The employer community was mad at the time, but accepted the tax increase on the basis that they would get value in return - dedicated operations to make workers' compensation go smoothly so that injured workers' disputes could be resolved more quickly, return to work faster and thereby reduce negative X-mod consequences.

But as we saw through the years since that argument was complete malarkey. There was no truth to the argument at all. In fact, during the tough times of the last recession DWC operations were curtailed just as much as those agencies subject to the General Fund.

And SB 863 did the same thing - shift complete responsibility for the expenses of public agencies onto the state's businesses.

I keep hearing anecdotally that citizens are abandoning California, that businesses are relocating, that the state is shutting out its most fervent advocates by making it near impossible to afford to live or do business here.

The optimist in me kept saying that California has one thing that no other state has and which keeps smart people here regardless of its taxes - and that would be the weather. I always figured that smart people, given a choice, will migrate to where the weather is best and will figure out how to deal with the expense of that weather.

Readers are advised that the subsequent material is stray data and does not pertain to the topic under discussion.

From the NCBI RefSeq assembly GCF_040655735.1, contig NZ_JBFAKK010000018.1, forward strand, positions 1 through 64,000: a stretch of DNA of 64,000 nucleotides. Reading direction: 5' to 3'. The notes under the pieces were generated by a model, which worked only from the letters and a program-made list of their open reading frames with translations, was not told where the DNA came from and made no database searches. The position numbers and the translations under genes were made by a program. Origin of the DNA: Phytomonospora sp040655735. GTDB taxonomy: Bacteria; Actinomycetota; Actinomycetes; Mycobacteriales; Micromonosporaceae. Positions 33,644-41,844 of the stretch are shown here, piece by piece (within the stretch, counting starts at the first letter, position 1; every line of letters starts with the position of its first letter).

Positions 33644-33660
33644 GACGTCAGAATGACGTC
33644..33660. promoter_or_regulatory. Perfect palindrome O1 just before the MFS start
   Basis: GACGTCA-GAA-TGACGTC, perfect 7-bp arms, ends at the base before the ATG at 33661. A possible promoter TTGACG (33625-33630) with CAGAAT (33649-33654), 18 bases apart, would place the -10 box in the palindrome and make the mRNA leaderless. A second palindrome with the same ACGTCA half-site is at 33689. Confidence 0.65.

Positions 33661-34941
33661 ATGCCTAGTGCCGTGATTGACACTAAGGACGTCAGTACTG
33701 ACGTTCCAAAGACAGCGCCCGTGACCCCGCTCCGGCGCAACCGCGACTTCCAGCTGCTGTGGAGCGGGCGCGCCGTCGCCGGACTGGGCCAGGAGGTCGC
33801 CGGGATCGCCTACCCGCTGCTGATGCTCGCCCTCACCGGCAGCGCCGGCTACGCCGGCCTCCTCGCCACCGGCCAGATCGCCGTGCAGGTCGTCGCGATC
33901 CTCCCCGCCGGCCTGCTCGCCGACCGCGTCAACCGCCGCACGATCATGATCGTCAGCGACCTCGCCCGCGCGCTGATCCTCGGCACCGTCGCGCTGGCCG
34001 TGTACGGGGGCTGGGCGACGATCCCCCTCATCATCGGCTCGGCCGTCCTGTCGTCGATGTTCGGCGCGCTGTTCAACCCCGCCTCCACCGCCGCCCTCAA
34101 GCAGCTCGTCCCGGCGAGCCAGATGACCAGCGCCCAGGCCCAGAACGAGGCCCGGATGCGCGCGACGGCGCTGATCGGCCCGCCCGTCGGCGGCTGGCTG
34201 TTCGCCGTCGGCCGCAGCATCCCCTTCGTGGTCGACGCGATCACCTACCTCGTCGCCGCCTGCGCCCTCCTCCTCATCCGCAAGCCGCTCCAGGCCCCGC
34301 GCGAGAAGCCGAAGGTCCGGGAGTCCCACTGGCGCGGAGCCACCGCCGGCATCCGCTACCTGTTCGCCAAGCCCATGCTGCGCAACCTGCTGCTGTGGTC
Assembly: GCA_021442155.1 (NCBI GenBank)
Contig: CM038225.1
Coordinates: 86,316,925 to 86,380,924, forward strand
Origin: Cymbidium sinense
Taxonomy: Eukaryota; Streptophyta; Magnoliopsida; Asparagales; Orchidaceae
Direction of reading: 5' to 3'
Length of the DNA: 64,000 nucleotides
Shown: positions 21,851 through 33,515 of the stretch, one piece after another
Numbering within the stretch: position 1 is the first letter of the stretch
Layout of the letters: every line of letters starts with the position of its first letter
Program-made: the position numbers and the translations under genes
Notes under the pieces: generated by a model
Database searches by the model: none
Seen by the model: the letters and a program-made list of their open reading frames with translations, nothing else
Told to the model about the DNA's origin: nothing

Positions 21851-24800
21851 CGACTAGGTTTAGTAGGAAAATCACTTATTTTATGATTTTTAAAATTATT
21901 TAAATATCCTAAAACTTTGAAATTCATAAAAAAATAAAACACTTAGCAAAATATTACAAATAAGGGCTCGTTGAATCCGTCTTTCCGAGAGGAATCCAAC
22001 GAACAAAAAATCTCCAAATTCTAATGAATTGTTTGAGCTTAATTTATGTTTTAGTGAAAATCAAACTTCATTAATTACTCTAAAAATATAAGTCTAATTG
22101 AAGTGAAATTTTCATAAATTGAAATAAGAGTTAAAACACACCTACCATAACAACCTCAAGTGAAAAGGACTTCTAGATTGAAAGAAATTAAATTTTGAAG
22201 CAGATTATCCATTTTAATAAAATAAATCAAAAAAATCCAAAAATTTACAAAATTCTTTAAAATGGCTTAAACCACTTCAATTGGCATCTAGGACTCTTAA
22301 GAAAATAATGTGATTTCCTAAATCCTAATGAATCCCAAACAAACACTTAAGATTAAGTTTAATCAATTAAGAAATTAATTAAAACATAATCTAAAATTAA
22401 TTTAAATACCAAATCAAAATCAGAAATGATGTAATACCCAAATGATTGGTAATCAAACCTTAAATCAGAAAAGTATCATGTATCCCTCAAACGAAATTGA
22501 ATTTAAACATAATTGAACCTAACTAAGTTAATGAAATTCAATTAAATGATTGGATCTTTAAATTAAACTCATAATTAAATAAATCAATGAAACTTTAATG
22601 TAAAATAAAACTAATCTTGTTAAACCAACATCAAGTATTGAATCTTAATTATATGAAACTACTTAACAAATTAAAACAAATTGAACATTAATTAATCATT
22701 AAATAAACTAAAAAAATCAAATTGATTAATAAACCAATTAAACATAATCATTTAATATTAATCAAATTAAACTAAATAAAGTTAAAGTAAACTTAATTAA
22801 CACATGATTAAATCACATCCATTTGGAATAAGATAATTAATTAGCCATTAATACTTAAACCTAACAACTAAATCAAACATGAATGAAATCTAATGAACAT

I'm not so optimistic now. California's government is clearly saying to its people that it can not manage money, that it will use deceit and trickery to cheat more money out of its people, and that there is no accountability in the long term because politicians have no reason to be accountable - their offices are all subject to term limits so there is no "career" to be made out of consistent public service.

I love California. I'm just not IN love with California. To those of you who denigrate our (formerly) great state - I too am having a difficult time justifying why I live and do business here. At some point in time, even I will have to capitulate and realize that it just isn't worth it.